THE RENOPENING

You gotta adapt to survive. Like a gator dug into a mud bank, I’ve slowed my psychic metabolism to a barely-there battery-saver mode. My social and sexual needs have dwindled to dust; I’m at peace. To think of it all resuming makes me sick. After being idled for so long, I can’t imagine clambering back aboard the flesh-shredding carousel of modern existence. Nothing could be more distressing than seeing that gilded hamster wheel beginning spinning again and hearing its music, lately slowed to a dolorous, subterranean groan, rise to the frenetic, panic-attack previous pace. 

But this is precisely what the “reopeners” want: the hellworld exploding back into gaudy florescence, the treadmills and assembly-line conveyor belts resuming their algorithmically optimized acceleration. Choking to death on my blood sounds preferable; the hollow, harried mania of productivity we were duped into calling “life” was always just death in disguise. 

I’d be inconsolable if I thought it was going to happen. 

LaToya Says No 

Work is legal murder to begin with, but going back to work now might kill you quicker than usual. When you take into account our history and the disproportionate virus-related death rates of Black New Orleanians, Mayor Cantrell’s event cancellations and refusal to fire back up our touristic culture-extraction industry is unmistakably heroic. She is defending Black lives. 

A rogue’s gallery of Comus types took out a full-page Times-Pic newspaper ad demanding low-wage workers be put back to work—risks be damned—for the profits of the overseer class. I don’t think the mayor was moved. It’s been delightful to see her cranky autocratic streak serving the public good for a change. She is (for now) holding her ground against the very same wealthy exploiters who have so profitably relied on, used up, and destroyed our city’s Black people and Black culture and Black labor for centuries. 

When the Jefferson Parish Chamber of Commerce’s president penned an open letter attacking her for daring to speak on New Orleans’ future without consulting the suburbs first, Cantrell let them know they had no place in the conversation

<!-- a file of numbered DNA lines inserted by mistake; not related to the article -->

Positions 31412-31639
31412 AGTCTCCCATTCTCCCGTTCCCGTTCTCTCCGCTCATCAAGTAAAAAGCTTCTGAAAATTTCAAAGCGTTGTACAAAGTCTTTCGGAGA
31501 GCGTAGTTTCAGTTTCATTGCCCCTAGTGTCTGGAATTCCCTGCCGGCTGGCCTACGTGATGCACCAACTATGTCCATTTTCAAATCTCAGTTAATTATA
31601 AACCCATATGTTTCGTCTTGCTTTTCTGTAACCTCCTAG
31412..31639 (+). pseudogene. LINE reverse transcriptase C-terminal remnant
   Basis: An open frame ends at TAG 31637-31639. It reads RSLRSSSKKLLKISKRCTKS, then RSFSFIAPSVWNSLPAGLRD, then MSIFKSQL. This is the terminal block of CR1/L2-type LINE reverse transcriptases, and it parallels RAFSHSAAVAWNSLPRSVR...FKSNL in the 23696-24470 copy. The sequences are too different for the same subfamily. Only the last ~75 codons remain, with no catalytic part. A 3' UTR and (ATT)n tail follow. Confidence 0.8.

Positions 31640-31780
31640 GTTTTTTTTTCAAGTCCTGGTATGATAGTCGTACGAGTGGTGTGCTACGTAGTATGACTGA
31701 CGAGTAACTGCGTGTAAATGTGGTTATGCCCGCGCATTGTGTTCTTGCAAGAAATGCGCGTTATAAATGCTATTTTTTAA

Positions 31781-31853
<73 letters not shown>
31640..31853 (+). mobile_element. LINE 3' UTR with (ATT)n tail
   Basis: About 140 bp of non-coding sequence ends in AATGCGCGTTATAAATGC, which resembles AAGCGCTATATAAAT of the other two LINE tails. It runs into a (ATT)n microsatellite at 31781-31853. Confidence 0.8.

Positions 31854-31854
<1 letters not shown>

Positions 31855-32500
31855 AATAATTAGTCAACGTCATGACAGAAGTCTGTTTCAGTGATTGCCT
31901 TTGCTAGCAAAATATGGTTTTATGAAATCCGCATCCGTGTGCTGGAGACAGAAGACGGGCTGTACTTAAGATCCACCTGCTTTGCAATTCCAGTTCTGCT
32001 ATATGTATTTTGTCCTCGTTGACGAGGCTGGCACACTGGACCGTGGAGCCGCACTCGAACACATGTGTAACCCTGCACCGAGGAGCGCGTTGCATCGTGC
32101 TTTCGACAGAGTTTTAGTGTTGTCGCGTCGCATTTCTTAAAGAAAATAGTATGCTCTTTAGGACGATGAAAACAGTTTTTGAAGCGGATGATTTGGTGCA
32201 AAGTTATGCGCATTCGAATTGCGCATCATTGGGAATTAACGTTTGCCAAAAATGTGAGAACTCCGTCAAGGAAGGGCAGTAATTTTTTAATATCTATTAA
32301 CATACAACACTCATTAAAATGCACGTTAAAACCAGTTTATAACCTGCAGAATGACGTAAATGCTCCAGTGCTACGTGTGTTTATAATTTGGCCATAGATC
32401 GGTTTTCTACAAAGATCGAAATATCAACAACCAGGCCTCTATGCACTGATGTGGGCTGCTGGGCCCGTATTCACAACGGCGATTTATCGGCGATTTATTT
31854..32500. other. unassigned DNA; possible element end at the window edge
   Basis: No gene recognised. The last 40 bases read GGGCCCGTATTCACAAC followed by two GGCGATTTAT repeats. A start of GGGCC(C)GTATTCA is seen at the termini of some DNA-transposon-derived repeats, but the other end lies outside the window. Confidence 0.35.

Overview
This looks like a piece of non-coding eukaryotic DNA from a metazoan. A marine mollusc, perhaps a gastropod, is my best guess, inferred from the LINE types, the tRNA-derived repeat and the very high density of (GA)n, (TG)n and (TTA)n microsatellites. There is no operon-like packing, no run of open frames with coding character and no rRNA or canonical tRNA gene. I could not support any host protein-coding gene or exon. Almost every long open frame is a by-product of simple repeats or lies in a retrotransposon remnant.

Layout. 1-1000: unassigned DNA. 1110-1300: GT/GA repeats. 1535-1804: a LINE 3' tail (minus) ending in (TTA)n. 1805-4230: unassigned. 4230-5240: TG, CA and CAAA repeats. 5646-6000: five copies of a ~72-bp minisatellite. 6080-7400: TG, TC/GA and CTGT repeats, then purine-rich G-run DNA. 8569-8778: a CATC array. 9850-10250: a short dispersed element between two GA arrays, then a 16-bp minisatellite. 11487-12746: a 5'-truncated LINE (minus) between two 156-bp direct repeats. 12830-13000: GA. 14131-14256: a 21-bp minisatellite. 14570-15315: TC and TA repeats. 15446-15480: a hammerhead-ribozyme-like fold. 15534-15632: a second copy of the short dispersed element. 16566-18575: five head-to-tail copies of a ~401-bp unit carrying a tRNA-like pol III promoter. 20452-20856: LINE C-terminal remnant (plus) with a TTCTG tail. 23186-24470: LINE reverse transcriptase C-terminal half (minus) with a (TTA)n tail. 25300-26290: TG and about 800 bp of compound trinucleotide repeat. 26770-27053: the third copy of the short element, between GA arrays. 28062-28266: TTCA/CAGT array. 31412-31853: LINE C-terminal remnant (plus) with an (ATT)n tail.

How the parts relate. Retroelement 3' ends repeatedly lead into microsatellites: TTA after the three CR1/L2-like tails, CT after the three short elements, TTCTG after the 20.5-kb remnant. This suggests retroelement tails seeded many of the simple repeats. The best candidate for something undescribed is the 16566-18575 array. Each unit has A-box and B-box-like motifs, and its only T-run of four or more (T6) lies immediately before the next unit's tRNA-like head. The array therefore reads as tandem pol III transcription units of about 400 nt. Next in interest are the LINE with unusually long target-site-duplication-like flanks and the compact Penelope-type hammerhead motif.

Our state’s slave-catcher demographic was apoplectic at her temerity. The alt-right Hayride website, which has reacted to the pandemic with a wave of flat-earther science-denial, now speaks of Cantrell’s “War on Jefferson Parish.” They’re incensed that she’s chosen to preserve Black lives by turning off our city’s money faucet. Her doing so has forced these white-flight parasites to face the truth that New Orleans, their favorite punching bag, remains the region’s economic driver. 

What a bitter pill for those vanilla villains: the Chocolate City that the rest of the state’s white-power structure anathemizes actually holds the reins. 

You’d still be a sucker to count on the mayor or any other politician in times of need, but the bare fact of Louisiana’s economic reliance on the labor of New Orleans’ underclass is an example of how this crisis has revealed who the “producers” really are—and where the real power resides. 

The Flu Klux Klan 

All calls to reopen are about profit. They reveal what values those making them place on others’ lives. For example, even as the death toll in Mexico continues to mount, the United States “Defense undersecretary for acquisition and sustainment” is pressuring the Mexican government to reopen the factories that manufacture U.S. armaments. 

Domestically, we have these astroturfed reopen rallies. I like them. I like seeing all the “reopen” people angry and upset, deprived of the labor of the working poor. I also know those sorts of sign-waving spectacles accomplish nothing. Unless they serve as cover for something more conflictual, which they seldom do, they’re a demoralizing waste of time and energy. As tactics go, there’s none I’d more readily relinquish. 

I am sympathetic to those who refuse to wear a mask and refuse to obey the martial law of quarantine. I’d be lying if I said I didn’t feel the same way. The problem is that your intent doesn’t matter: by showing up at one of these gatherings, you just add to the headcount and reinforce the agenda of the organizers. The people behind them—who Jeff Bezos’ Washington Post finally got around to identifying as “a network of right-leaning individuals and groups… amplified, and in some cases coordinated, by longtime conservative activists… with help from Republican megadonors,”—only care about trying to resume business as usual. If you come to their event, you’re part of their show. 

Before the pandemic, the landlords and small-business owners at these rallies were standing on our necks and draining us dry. Now they’re out in public making fools of themselves instead, demanding the sun set back in the East, demanding the virus be revealed as a hoax, demanding a return to the “normalcy” in which these nebbishes had just enough power over the rest of us that they could kid themselves they were winners.